Friday, 17 July 2015

The Seasons – Why summers are hot and winters are cold in the N-hemisphere, and CO2 levels oscillate over the course of a year?

 “Seasons, more than anything else, influence human, animal and
vegetation activities, over the course of a year”
I am often asked about the seasons and what causes them? I thought it might be a good idea to have a separate blog entry for this interesting subject.  What I found particularly exciting that one can easily calculate the maximum angle that the Sun will reach during each season – I shall calculate it for Glasgow, Scotland but the recipe does it for any latitude.  Seasons in the Southern hemisphere are exact opposite to those in the Northern hemisphere but the science is the same.
Our Earth rotates round the Sun in an elliptical orbit, and its orbit describes a plane -  the ecliptic plane. The Earth is spherical – a bit flattened at the poles due to the large centrifugal forces during its cooling down a few billion years ago and it spins about an axis passing through the North and South poles.  Seasons happen because the Earth’s spin axis is not perpendicular to the ecliptic plane but is tilted at 23.5 degrees to the Earth’s plane of rotation around the Sun.  This means that during the summer, the N-hemisphere is tilted towards the Sun and receives more light at a steeper angle while in winters, after six months, the situation is opposite to that in the summers. The days are longer during the summer while in winters the days are shorter.  At Equinox, in March and September, the days are 12 hours long.  This is best explained through pictures; the slides follow below.
The lowest elevation of the Sun at winter solstice is (90 – latitude – 23.5) degrees
The highest elevation of the Sun at summer solstice is (90 – latitude + 23.5) degrees
Glasgow at 56 degrees has elevations of 10.5 and 57.5 degrees at winter and summer solstice times. That is why it always seems dark in Scotland during December!
London is at 51.5 degrees, Sun elevations will be 15 and 62 degrees at winter and summer solstices.
For New York (latitude = 40.7), they are 25.8 and 72.8 respectively.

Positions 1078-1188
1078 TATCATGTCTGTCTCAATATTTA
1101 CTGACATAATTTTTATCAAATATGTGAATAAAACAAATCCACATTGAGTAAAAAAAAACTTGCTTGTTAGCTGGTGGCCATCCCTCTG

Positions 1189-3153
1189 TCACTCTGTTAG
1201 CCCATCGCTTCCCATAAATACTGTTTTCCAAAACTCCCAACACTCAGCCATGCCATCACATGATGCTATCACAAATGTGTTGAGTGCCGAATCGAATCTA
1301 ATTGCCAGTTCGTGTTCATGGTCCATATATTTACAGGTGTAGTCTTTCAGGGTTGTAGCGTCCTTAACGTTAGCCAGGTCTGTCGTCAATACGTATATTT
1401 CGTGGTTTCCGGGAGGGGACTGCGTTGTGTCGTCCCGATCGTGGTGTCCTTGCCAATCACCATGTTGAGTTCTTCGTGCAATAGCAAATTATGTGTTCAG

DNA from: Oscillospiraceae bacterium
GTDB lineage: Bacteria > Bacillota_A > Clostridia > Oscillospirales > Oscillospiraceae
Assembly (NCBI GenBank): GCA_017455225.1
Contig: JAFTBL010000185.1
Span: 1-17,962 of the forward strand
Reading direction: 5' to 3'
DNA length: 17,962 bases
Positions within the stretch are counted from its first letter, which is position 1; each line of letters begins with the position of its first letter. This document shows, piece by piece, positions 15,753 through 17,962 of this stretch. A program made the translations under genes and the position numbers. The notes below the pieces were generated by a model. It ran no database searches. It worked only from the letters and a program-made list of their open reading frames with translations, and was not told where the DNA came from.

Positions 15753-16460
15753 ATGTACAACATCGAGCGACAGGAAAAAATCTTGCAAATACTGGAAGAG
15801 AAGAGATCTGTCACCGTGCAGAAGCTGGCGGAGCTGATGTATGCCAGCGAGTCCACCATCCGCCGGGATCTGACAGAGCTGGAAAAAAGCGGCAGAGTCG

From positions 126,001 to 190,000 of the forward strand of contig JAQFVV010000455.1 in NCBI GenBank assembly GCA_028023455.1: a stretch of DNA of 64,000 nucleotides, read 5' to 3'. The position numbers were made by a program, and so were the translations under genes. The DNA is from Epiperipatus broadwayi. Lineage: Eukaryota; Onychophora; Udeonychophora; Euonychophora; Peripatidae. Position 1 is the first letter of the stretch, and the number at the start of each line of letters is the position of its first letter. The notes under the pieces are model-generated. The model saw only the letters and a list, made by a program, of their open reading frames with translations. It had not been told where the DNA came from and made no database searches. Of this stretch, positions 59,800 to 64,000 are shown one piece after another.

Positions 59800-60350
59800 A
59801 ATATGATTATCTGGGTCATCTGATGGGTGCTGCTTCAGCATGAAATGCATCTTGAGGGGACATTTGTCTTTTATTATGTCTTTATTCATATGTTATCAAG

Notice that the difference in Sun’s elevation at the solstices is 47 degrees at all places
At tropic of Cancer (latitudes +23.5), the Sun will be at 90 degrees (straight overhead and very warm) at summer solstice.
At 66.5 degrees latitude the Sun elevation is zero at winter solstice and it is below horizon on that day.
The Sun’s elevation determines the length of shadows cast on the ground.  Higher elevation gives a shorter shadow (see slides below) and sunlight falls on a smaller area making the Sun feel hotter during the summer.  Reverse is true in the winter.  
Additionally, at higher latitudes (see slide 3) sunlight travels through a greater length of the atmosphere than at lower latitudes.  This causes more absorption of energy and the sunlight carries less energy. 
Another  interesting observation is the variation of measured CO2 levels over the year.  In the N-hemishpere, CO2 levels are about 4% lower at the end of the summer than at the start of spring.  This is simply because during the summer, the vegetation grows rapidly and uses up lot of CO2 present in the atmosphere.  During the winter, photosynthesis is much lower and uptake of CO2 is corresponding reduced.  Dead vegetation also returns some of the CO2 back to the atmosphere giving a peak in its levels. This is shown clearly in the slides.  Another interesting observation is that the difference in CO2 levels during the summer and winter in the southern hemisphere is much less pronounced than in the northern hemisphere because much more of the northern hemisphere has forests and green area than the southern. 

(Click on a picture to view its bigger image)

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